Do you understand the Affordable Care Act?By: Eric Steinmehl
The Affordable Care Act (ACA) is coming -- quickly. The new health insurance exchanges (think "insurance stores") open for business on October 1, and most of the law's other features will be fully in effect by the New Year. Do you understand how the big, sprawling, sometimes-bewildering law affects you? Here's a keep-it-simple guide.
1. (Almost) Everyone Needs Health Insurance
Maybe the most famous part of the ACA is the "mandate," the requirement that everyone have health insurance coverage. (Medicare, Medicaid, employer-provided plans and veterans' insurance all count.) The rule exists to get healthy people into the insurance market to keep rates affordable, and to keep people from running up medical bills they can't pay. If you choose not to buy insurance, you'll have to pay a tax penalty, which could eventually be as high as $2,085 per year or 2.5% of your income, whichever is higher. There are exceptions to the rule, such as if your income is below a
Blog Posts by The Editors at Sharecare
Do you understand the Affordable Care Act?By: Eric SteinmehlRead More »from 6 Must-Know Facts About the Affordable Care Act
By: Rachael Anderson
Find out if your city made the least-stressed list.How Stressed Are You?
We're all familiar with stress, whether it's from taking on too many projects at work or battling traffic to pick up the kids from school. Whatever the source of your stress, the frequency with which you feel stressed and how you handle stressful situations can help -- or hurt -- your health.
"High levels of continuous stress can raise your blood pressure, harm your immune system and increase your risk of heart attack and stroke," says Keith Roach, MD, Chief Medical Officer of Sharecare and co-creator of the RealAge® Test. On the flip side, a little stress is good for us. "We have higher performance levels with a little bit of stress than with no stress at all," says Dr. Roach. Being able to effectively manage stress can make your RealAge 2.4 years younger if you're a man and 1.1 years younger if you're a woman. That's why we factored stress into our RealAge Youngest & Oldest Cities in America Report.Read More »from America's Top 10 Cities Where People Stress Less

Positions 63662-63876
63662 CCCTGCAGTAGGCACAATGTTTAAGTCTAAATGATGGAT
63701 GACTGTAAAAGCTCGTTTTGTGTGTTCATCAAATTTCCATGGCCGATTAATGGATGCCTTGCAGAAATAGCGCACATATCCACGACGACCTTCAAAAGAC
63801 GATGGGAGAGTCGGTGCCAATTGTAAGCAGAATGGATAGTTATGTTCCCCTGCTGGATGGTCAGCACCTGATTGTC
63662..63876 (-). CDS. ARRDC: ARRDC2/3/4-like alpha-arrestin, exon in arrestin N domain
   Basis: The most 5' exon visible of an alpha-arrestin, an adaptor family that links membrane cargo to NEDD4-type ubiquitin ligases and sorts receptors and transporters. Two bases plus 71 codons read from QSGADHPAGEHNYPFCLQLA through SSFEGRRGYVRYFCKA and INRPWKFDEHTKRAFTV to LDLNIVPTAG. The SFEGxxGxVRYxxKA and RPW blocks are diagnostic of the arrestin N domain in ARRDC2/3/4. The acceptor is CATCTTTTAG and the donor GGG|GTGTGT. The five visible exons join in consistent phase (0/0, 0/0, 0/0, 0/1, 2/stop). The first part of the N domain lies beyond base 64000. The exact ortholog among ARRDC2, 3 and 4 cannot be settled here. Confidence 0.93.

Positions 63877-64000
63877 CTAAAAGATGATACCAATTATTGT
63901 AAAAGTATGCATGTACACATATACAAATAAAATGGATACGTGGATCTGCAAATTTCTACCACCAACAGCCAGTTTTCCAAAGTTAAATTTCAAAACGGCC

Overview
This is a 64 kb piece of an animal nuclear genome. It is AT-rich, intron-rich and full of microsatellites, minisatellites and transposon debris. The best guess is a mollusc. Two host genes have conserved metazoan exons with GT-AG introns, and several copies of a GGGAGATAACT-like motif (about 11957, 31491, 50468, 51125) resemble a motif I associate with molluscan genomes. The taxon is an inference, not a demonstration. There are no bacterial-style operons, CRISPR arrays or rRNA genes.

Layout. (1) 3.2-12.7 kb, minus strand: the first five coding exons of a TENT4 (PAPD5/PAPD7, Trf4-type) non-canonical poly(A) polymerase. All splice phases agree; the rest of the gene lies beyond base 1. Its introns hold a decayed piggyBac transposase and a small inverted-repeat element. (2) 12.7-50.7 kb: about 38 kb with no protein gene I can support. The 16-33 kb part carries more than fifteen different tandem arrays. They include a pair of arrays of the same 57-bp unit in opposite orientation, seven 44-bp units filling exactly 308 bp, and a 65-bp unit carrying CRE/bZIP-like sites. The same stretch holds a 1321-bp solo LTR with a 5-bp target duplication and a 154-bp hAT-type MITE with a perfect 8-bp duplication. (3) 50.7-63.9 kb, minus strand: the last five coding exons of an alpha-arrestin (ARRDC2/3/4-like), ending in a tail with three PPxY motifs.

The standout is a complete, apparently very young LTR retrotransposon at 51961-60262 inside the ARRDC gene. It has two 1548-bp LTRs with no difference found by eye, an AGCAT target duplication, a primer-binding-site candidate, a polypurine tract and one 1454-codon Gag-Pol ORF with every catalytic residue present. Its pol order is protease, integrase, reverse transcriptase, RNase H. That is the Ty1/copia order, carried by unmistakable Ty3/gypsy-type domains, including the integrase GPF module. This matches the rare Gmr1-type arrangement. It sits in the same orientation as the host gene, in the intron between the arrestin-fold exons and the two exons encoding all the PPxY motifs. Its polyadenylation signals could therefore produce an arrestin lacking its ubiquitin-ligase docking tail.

Brush up on which cities have residents with the best smiles and oral health.By
How Healthy is Your Smile?
Do you smirk when someone takes your picture, or smile big and show off those pearly whites? If you do the latter, you probably have strong, bright, healthy teeth. Vanity aside, good oral health is also a sign of good overall health. "If you've got gum disease, you've lost your teeth, you see your gums aren't healthy or you have receding gums, those are all ways of telling you that your body doesn't have a good barrier to protect itself from the outside world," says Keith Roach, MD, chief medical officer for Sharecare and co-creator of the RealAge® Test. "Chemicals, bacteria and inflammation in your mouth can damage your blood vessels, and that predisposes you to developing heart disease." But good oral care (brushing and flossing daily and getting regular dental checkups) can make your RealAge 0.6 years younger if you're a man and 0.5 years younger if you're a woman. That's why we factored a healthy mouth into our RealAge YoungestRead More »from Top 10 Cities with the Youngest Smiles